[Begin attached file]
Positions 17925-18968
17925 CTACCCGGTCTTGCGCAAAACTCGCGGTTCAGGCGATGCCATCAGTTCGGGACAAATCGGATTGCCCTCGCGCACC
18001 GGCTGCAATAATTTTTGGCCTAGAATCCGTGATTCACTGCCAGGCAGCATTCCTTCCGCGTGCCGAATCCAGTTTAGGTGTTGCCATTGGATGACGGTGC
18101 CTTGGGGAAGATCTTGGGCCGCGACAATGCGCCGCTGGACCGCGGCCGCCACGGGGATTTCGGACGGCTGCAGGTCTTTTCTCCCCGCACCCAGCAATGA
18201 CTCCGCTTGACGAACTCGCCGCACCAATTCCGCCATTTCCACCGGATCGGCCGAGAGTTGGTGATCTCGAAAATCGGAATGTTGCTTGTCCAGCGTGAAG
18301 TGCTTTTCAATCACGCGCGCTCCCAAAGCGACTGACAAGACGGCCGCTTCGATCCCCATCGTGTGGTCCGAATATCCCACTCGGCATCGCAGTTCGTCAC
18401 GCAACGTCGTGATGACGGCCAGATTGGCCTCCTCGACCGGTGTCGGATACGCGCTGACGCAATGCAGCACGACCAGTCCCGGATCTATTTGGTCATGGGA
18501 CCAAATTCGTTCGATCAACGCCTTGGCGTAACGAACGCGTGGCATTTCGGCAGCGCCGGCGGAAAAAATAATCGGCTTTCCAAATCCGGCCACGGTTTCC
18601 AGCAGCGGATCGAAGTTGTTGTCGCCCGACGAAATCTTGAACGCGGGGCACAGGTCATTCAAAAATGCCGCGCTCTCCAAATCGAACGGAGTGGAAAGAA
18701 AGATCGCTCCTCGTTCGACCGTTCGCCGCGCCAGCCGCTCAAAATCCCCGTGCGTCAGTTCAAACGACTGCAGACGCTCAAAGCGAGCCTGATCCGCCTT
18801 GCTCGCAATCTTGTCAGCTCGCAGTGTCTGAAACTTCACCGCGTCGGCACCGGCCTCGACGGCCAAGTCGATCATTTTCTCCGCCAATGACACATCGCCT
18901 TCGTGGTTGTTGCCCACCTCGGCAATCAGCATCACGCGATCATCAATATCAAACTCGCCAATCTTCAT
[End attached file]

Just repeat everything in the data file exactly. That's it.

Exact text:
Positions 17925-18968
17925 CTACCCGGTCTTGCGCAAAACTCGCGGTTCAGGCGATGCCATCAGTTCGGGACAAATCGGATTGCCCTCGCGCACC
18001 GGCTGCAATAATTTTTGGCCTAGAATCCGTGATTCACTGCCAGGCAGCATTCCTTCCGCGTGCCGAATCCAGTTTAGGTGTTGCCATTGGATGACGGTGC
18101 CTTGGGGAAGATCTTGGGCCGCGACAATGCGCCGCTGGACCGCGGCCGCCACGGGGATTTCGGACGGCTGCAGGTCTTTTCTCCCCGCACCCAGCAATGA
18201 CTCCGCTTGACGAACTCGCCGCACCAATTCCGCCATTTCCACCGGATCGGCCGAGAGTTGGTGATCTCGAAAATCGGAATGTTGCTTGTCCAGCGTGAAG
18301 TGCTTTTCAATCACGCGCGCTCCCAAAGCGACTGACAAGACGGCCGCTTCGATCCCCATCGTGTGGTCCGAATATCCCACTCGGCATCGCAGTTCGTCAC
18401 GCAACGTCGTGATGACGGCCAGATTGGCCTCCTCGACCGGTGTCGGATACGCGCTGACGCAATGCAGCACGACCAGTCCCGGATCTATTTGGTCATGGGA
18501 CCAAATTCGTTCGATCAACGCCTTGGCGTAACGAACGCGTGGCATTTCGGCAGCGCCGGCGGAAAAAATAATCGGCTTTCCAAATCCGGCCACGGTTTCC
18601 AGCAGCGGATCGAAGTTGTTGTCGCCCGACGAAATCTTGAACGCGGGGCACAGGTCATTCAAAAATGCCGCGCTCTCCAAATCGAACGGAGTGGAAAGAA
18701 AGATCGCTCCTCGTTCGACCGTTCGCCGCGCCAGCCGCTCAAAATCCCCGTGCGTCAGTTCAAACGACTGCAGACGCTCAAAGCGAGCCTGATCCGCCTT
18801 GCTCGCAATCTTGTCAGCTCGCAGTGTCTGAAACTTCACCGCGTCGGCACCGGCCTCGACGGCCAAGTCGATCATTTTCTCCGCCAATGACACATCGCCT
18901 TCGTGGTTGTTGCCCACCTCGGCAATCAGCATCACGCGATCATCAATATCAAACTCGCCAATCTTCAT